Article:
Can aspirin prevent breast cancer?




SAN ANTONIO – A large randomized controlled trial of aspirin for breast cancer prevention is warranted in light of new evidence that aspirin use shows a strong independent inverse relationship with mammographic breast density, Dr. Marie E. Wood declared at the San Antonio Breast Cancer Symposium.

Breast density, she noted, is well accepted as a modifiable risk factor for both estrogen receptor–negative (ER–) and estrogren receptor–positive (ER+) breast cancer.

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“Aspirin could be a promising breast cancer prevention therapy. It is cheap, safe, well tolerated, and there is strong biologic and epidemiologic evidence for a prevention effect for both ER– and ER+ breast cancers,” said Dr. Wood, professor of medicine and director of the familial cancer program at the University of Vermont in Burlington.

There is an unmet need for better chemoprevention agents for breast cancer. The current ones, such as tamoxifen and raloxifene (Evista), don’t prevent ER– breast cancer. Plus, they have substantial side effects leading to low utilization for primary prevention, she continued.

Dr. Wood presented a retrospective study of 26,000 women that demonstrated a dose-response relationship between aspirin use and lower mammographic breast density. The relationship was stronger in women under age 60 years and in African Americans. That’s an important finding because those two groups are at increased risk for developing ER– breast cancer.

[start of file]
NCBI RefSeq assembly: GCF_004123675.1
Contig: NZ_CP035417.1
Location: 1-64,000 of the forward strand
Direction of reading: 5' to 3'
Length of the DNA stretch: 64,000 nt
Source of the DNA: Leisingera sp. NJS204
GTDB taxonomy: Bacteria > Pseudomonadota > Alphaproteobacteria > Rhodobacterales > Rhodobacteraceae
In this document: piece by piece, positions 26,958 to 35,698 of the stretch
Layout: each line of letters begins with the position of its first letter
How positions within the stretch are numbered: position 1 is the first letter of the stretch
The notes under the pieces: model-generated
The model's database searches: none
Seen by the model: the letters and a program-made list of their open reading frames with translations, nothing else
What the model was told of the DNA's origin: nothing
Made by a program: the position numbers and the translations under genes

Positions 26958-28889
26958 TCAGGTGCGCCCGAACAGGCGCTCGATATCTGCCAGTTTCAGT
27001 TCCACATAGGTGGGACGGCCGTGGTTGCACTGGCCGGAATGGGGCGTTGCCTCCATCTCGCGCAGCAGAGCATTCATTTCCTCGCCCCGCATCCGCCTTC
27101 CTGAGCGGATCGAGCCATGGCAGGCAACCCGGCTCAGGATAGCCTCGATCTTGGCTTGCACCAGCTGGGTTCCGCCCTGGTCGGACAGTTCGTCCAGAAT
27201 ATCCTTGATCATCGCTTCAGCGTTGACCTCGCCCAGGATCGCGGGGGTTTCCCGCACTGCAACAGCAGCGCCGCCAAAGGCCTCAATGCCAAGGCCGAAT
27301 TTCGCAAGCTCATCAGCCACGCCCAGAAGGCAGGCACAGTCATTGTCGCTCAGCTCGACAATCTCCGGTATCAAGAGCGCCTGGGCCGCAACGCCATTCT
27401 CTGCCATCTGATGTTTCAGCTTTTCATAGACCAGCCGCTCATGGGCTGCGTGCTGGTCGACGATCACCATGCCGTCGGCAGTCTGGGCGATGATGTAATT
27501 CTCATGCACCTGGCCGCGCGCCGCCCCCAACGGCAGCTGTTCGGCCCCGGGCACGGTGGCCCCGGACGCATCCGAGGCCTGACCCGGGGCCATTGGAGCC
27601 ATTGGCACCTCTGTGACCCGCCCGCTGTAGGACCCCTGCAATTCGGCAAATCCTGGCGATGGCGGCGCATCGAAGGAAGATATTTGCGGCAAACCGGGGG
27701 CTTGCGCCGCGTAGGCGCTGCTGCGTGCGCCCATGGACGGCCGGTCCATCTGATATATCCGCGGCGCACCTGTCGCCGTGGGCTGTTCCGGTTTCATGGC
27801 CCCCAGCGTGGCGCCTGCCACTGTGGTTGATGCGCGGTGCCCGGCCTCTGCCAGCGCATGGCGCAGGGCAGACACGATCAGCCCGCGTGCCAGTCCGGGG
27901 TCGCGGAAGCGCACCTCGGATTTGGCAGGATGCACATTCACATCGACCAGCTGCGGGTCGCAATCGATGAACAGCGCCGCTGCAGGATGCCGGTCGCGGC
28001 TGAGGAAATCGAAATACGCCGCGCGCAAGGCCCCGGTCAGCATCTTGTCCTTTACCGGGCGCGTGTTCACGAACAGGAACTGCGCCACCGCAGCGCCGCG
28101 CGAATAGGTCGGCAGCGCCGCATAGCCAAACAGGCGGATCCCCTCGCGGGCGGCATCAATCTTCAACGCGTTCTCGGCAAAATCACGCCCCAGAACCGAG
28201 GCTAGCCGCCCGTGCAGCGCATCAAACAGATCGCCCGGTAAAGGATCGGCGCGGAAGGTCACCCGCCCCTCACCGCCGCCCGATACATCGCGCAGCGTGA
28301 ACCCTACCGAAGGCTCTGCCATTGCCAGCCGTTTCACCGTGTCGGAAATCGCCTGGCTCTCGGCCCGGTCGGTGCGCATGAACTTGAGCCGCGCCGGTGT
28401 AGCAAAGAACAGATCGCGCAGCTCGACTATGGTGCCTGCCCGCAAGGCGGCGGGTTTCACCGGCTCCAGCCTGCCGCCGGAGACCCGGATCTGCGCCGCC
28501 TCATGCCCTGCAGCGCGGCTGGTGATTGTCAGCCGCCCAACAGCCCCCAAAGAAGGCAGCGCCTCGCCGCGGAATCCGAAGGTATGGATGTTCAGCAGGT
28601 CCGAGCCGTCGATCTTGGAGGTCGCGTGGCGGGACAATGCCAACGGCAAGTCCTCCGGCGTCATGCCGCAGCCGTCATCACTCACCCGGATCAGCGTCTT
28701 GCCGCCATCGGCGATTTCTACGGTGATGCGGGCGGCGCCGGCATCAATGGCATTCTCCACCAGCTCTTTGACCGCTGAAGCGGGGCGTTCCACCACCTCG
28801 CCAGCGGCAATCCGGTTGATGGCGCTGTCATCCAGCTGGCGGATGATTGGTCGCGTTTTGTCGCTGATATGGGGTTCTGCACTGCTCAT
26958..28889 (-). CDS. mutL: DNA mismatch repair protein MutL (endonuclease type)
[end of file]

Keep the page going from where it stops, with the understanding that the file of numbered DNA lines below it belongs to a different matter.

She and her coinvestigators reviewed the electronic medical records of 26,000 women in 36 primary care and ob.gyn. practices. All had undergone routine screening mammography during 2012-2013 and had an office visit in the prior year that included gathering a confirmed list of medications.

The study group included 5,111 aspirin users and 20,889 nonusers. After performing logistic regression analysis to adjust for differences between the two groups in terms of age, ethnicity, and body mass index, the investigators examined the association between aspirin use and BI-RADS (Breast Imaging Reporting and Data System) breast density. The prevalence of low-risk, entirely fatty breasts was 9.6% in aspirin nonusers, compared with 16.9% in aspirin users, while extremely dense breasts were present in 5.1% of nonusers versus just 1.6% of aspirin users, Dr. Wood reported.

Women taking aspirin at 300 mg/day or less were 16% less likely to have mammographically dense breasts – that is, BIRADS 3 or 4 – than were aspirin nonusers. Women on more than 300 mg/day were 38% less likely to have dense breasts than nonusers.

Previous clinical trials looking at aspirin for breast cancer prevention have had design flaws that compromised the findings. Moreover, the several prior studies examining a link between aspirin use and mammographic breast density either lumped all NSAIDs together or were limited by small sample size, according to the oncologist.

As a next step in this project, Dr. Wood and her coinvestigators plan to examine duration of aspirin use and its relationship to mammographic breast density in this study population.

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